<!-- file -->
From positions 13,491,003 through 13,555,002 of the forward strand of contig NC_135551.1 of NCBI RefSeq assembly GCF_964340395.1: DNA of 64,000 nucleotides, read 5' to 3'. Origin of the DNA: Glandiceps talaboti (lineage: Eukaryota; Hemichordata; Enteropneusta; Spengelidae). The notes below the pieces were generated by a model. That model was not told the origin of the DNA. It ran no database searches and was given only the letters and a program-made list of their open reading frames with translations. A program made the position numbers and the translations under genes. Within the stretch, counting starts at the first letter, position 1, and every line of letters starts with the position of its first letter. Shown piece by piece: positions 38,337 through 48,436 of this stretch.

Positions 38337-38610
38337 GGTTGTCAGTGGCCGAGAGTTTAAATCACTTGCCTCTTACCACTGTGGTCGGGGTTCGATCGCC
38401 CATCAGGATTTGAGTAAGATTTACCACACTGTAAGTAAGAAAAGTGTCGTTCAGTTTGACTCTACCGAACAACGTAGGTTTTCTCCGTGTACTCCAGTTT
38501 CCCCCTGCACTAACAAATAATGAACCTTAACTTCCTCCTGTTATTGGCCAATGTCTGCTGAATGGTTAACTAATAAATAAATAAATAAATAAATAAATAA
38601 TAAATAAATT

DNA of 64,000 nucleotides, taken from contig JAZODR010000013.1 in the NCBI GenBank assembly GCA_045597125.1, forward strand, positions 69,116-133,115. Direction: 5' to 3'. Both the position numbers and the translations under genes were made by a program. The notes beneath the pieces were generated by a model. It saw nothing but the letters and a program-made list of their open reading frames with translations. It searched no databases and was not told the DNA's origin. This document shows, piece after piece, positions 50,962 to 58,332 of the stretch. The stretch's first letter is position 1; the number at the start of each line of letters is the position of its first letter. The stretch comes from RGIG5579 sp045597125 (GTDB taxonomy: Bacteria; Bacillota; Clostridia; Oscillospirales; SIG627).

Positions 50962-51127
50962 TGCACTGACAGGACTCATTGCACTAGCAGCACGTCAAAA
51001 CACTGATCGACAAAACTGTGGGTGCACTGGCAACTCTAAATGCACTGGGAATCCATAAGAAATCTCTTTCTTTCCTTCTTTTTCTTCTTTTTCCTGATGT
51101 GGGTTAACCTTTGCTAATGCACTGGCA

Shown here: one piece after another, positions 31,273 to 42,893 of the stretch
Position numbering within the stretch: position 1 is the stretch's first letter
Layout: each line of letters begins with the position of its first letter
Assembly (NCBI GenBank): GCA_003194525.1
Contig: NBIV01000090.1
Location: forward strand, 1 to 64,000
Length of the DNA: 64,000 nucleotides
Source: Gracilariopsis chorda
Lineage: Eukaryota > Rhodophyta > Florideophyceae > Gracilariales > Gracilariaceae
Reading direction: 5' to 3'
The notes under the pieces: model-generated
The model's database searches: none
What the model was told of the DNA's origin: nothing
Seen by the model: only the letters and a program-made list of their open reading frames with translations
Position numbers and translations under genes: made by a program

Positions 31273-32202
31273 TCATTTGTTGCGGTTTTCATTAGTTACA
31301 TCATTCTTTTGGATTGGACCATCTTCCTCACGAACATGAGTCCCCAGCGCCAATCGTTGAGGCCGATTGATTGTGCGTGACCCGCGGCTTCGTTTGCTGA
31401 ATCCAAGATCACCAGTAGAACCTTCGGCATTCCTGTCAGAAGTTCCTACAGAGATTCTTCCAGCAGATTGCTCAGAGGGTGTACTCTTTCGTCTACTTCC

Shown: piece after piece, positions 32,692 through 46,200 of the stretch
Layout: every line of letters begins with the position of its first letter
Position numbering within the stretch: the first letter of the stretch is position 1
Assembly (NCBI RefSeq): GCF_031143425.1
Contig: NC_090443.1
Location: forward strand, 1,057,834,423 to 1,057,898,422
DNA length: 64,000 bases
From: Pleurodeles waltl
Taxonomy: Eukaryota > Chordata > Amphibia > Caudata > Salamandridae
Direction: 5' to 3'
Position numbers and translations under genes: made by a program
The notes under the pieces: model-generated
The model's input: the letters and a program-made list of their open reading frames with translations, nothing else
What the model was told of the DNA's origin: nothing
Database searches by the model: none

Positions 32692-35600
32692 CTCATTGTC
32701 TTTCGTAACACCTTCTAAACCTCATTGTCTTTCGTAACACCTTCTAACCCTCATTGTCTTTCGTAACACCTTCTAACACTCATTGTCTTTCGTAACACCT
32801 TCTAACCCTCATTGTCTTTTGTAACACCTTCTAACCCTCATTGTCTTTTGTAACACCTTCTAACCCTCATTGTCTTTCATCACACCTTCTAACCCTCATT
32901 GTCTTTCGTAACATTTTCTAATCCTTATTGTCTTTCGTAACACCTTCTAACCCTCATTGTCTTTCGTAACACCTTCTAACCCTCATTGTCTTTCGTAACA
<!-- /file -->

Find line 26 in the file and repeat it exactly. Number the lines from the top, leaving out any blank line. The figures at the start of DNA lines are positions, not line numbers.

Position numbers and translations under genes: made by a program